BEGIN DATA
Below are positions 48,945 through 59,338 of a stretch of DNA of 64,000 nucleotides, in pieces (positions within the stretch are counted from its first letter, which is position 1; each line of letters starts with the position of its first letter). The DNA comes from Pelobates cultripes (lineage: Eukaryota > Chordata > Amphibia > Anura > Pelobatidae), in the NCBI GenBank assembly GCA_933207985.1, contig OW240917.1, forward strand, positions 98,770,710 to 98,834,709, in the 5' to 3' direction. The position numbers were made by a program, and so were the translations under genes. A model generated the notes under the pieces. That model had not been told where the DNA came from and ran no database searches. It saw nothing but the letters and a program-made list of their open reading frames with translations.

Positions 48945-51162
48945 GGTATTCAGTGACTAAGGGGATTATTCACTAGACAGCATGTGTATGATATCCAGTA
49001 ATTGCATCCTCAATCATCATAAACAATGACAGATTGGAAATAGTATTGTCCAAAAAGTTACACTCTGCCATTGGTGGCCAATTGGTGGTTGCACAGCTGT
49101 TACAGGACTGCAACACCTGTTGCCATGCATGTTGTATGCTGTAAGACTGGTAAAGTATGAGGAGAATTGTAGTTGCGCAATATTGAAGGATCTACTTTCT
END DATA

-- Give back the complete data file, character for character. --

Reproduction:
Below are positions 48,945 through 59,338 of a stretch of DNA of 64,000 nucleotides, in pieces (positions within the stretch are counted from its first letter, which is position 1; each line of letters starts with the position of its first letter). The DNA comes from Pelobates cultripes (lineage: Eukaryota > Chordata > Amphibia > Anura > Pelobatidae), in the NCBI GenBank assembly GCA_933207985.1, contig OW240917.1, forward strand, positions 98,770,710 to 98,834,709, in the 5' to 3' direction. The position numbers were made by a program, and so were the translations under genes. A model generated the notes under the pieces. That model had not been told where the DNA came from and ran no database searches. It saw nothing but the letters and a program-made list of their open reading frames with translations.

Positions 48945-51162
48945 GGTATTCAGTGACTAAGGGGATTATTCACTAGACAGCATGTGTATGATATCCAGTA
49001 ATTGCATCCTCAATCATCATAAACAATGACAGATTGGAAATAGTATTGTCCAAAAAGTTACACTCTGCCATTGGTGGCCAATTGGTGGTTGCACAGCTGT
49101 TACAGGACTGCAACACCTGTTGCCATGCATGTTGTATGCTGTAAGACTGGTAAAGTATGAGGAGAATTGTAGTTGCGCAATATTGAAGGATCTACTTTCT